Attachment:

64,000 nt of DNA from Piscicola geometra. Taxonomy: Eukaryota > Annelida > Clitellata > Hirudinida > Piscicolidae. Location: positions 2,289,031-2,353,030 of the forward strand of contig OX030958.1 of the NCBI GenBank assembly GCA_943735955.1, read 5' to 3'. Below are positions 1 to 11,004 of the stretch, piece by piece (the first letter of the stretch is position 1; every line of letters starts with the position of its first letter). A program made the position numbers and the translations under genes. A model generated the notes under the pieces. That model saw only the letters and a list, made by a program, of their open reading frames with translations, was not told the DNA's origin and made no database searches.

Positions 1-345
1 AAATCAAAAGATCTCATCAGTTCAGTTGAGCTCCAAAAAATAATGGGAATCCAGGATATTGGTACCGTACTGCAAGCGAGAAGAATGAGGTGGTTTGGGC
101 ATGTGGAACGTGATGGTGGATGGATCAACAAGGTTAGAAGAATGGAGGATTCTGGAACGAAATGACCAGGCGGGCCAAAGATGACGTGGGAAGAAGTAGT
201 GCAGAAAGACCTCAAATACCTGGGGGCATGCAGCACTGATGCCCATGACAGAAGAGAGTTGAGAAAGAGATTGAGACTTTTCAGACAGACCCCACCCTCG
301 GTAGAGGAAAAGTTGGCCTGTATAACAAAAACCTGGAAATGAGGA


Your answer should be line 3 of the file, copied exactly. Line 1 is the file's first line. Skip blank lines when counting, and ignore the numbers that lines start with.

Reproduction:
1 AAATCAAAAGATCTCATCAGTTCAGTTGAGCTCCAAAAAATAATGGGAATCCAGGATATTGGTACCGTACTGCAAGCGAGAAGAATGAGGTGGTTTGGGC